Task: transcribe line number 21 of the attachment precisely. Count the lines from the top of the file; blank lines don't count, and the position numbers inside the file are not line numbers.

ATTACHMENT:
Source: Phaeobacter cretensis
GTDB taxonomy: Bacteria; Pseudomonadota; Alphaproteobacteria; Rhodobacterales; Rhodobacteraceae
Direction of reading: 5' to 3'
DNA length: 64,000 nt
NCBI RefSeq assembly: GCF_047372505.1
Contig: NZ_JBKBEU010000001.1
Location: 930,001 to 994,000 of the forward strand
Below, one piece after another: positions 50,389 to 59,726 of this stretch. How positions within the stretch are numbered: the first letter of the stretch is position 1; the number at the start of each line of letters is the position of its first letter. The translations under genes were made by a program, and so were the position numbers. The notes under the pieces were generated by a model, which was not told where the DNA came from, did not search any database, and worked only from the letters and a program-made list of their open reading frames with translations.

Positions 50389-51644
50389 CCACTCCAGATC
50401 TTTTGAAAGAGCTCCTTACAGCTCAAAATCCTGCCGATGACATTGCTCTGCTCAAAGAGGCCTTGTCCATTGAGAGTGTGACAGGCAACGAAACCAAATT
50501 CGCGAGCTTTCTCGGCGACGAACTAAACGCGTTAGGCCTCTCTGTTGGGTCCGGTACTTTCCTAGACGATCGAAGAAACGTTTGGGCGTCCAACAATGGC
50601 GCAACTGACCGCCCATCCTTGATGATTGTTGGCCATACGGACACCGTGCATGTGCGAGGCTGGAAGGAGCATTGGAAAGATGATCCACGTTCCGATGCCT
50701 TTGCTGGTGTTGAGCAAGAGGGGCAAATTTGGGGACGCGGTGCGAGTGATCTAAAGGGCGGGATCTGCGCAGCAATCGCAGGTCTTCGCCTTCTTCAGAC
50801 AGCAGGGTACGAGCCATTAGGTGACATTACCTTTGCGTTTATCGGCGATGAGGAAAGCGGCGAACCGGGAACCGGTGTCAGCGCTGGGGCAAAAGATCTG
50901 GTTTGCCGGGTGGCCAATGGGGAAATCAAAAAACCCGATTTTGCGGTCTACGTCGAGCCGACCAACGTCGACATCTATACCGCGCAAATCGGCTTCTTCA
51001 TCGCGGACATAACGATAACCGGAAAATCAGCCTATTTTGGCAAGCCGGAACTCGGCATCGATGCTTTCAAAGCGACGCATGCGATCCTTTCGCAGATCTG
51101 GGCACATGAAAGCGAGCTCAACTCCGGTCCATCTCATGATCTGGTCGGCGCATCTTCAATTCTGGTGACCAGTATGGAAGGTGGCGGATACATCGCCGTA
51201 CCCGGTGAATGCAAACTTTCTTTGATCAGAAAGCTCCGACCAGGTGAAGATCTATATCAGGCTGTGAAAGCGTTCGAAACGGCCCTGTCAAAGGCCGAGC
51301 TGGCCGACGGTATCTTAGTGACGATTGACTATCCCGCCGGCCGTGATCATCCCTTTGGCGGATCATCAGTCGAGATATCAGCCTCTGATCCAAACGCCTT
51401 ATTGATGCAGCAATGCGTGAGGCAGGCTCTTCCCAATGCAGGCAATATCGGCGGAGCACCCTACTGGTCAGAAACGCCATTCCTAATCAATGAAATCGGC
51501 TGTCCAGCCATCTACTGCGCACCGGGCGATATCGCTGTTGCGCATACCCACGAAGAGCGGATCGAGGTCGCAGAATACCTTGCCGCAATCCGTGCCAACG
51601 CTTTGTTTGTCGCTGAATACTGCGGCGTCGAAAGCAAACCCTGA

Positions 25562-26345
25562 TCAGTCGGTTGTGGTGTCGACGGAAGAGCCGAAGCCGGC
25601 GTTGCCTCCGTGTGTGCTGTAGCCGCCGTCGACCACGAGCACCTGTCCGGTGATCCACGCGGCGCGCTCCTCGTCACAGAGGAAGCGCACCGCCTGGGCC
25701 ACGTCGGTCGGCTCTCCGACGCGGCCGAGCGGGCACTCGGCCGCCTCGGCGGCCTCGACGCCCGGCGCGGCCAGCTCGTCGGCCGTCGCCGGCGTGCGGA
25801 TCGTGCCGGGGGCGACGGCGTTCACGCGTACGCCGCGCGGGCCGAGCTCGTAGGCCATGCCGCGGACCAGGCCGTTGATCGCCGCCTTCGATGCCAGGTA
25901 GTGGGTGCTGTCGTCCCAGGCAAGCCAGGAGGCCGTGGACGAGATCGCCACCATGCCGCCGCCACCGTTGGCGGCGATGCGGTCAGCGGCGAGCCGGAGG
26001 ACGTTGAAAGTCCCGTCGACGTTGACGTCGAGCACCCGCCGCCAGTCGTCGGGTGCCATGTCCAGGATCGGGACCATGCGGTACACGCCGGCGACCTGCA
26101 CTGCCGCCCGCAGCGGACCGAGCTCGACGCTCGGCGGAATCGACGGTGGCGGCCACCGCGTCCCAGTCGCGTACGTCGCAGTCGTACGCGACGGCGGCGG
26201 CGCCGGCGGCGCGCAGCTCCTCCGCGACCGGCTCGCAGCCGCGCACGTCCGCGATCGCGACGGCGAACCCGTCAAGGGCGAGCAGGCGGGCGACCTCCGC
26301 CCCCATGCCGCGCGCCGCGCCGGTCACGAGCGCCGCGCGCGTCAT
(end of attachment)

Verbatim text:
51401 ATTGATGCAGCAATGCGTGAGGCAGGCTCTTCCCAATGCAGGCAATATCGGCGGAGCACCCTACTGGTCAGAAACGCCATTCCTAATCAATGAAATCGGC